4. Streamline water use in home gardens. During the summer months, the Environmental Protection Agency reports that nearly 40 percent of household water is used for watering lawns and gardens. National Geographic suggests incorporating native plants into your garden that are adapted to the local climate and often require less water. Manually watering plants, instead of using automatic sprinklers, cuts water use by 33 percent, according to the EPA. Consumers can also buy self-watering planters or construct rain barrels that can save you up to 1,300 gallons of water.

5. Reduce food waste. The U.N. Food and Agriculture Organization reports that nearly one-third of all food produced for human consumption is wasted throughout production, storage, transportation, consumption and disposal. Learn about your food’s shelf life and how long you can store food in your freezer. You can reduce food waste by buying only what you plan to eat, using leftovers to create new meals or donating food you can’t use to soup kitchens.

It’s more important than ever that, on this World Water Day, Americans find ways to save every drop.

Danielle Nierenberg is a food and agriculture expert and co-founder of Food Tank: The Food Think Tank (www.FoodTank.org). She can be reached at pmproj@progressive.org.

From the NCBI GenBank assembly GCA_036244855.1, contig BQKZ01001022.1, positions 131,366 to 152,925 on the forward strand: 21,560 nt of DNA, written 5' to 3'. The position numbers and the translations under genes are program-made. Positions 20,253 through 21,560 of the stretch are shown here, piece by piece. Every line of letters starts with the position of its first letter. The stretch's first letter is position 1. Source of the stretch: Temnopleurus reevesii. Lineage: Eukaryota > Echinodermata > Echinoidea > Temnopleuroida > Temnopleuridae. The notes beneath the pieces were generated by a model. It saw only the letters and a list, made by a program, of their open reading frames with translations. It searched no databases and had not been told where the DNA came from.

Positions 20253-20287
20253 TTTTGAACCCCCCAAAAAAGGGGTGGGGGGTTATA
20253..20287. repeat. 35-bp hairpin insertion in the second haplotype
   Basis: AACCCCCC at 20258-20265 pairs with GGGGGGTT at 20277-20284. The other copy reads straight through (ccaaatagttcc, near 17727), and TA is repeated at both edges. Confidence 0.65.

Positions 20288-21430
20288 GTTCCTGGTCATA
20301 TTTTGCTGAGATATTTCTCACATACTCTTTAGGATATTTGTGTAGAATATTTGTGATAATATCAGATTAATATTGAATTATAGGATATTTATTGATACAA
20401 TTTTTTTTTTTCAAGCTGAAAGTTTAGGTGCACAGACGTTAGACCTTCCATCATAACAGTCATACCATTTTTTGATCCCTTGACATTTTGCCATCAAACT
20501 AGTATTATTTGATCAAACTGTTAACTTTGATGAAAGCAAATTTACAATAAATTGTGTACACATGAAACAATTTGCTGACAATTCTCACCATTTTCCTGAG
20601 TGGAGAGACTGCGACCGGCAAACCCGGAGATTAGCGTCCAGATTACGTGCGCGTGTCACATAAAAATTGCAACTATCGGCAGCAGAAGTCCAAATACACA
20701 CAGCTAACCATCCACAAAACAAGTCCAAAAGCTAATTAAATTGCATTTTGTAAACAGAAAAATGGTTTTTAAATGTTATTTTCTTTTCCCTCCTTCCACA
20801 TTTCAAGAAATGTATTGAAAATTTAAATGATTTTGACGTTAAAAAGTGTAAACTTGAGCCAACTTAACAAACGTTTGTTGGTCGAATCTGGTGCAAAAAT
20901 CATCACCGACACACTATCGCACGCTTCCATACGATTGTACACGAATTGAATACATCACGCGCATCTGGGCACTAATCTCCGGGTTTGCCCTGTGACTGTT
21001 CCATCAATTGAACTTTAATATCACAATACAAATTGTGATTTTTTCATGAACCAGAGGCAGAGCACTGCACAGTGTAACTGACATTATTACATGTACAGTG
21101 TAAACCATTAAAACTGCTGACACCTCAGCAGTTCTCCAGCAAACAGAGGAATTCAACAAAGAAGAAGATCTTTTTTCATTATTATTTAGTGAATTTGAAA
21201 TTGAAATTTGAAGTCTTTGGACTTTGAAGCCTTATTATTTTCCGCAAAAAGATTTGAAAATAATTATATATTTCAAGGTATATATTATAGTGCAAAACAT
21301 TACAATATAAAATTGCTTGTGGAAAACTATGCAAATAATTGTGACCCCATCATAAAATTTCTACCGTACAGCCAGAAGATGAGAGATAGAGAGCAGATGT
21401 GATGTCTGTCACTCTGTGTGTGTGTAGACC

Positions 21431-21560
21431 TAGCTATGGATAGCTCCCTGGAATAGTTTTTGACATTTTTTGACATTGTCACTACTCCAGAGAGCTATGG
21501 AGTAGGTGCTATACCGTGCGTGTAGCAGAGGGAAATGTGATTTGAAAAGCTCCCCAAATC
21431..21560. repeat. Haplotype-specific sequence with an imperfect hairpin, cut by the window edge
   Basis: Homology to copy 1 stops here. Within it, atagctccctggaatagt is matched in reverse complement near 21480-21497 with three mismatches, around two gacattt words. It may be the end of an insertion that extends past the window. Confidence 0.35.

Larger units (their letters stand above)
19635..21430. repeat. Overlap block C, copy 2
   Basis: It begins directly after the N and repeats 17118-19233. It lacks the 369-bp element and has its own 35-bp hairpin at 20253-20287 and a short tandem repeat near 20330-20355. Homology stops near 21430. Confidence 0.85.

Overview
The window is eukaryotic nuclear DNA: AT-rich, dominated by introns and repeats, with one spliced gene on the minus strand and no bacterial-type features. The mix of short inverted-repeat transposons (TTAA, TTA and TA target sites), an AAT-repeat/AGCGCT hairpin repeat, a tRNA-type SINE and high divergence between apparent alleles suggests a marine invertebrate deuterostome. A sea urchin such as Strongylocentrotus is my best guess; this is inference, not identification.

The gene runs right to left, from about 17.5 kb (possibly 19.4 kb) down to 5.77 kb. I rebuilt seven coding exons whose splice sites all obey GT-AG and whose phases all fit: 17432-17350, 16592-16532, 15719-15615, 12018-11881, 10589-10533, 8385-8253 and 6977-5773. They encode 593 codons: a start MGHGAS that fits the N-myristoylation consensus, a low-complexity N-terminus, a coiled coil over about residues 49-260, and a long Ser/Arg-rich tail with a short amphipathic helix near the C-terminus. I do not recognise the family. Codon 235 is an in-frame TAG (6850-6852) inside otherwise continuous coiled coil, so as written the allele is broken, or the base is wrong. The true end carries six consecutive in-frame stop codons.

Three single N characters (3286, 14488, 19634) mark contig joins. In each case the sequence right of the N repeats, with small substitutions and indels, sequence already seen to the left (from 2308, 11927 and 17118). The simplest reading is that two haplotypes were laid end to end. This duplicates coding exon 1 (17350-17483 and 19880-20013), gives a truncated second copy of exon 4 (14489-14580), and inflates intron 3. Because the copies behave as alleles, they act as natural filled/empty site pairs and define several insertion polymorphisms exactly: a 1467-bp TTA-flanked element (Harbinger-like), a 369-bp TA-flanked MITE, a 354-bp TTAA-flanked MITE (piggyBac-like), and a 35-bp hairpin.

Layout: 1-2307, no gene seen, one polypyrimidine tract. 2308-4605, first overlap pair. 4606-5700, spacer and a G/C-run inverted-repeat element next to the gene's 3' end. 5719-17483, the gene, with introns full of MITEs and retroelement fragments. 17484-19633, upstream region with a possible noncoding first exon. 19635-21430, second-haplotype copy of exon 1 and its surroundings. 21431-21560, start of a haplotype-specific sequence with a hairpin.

You can read more pieces from The Progressive Media Project by clicking here.

Section: 

Add new comment

By submitting this form, you accept the Mollom privacy policy.

More

By State Representative Chris Taylor

I’m at my third American Exchange Legislative Council (ALEC)...

The conservative majority on the Wisconsin Supreme Court issued decisions today upholding the state’s controversial...

A new report by Human Rights Watch and the Columbia Law School focuses on the dubiousness of federal terrorism sting...

By Wendell Berry

Manifesto: The Mad Farmer Liberation Front

Love the quick profit, the annual raise,
vacation with pay. Want more 
of everything ready made. Be afraid 
to know your neighbors and to die.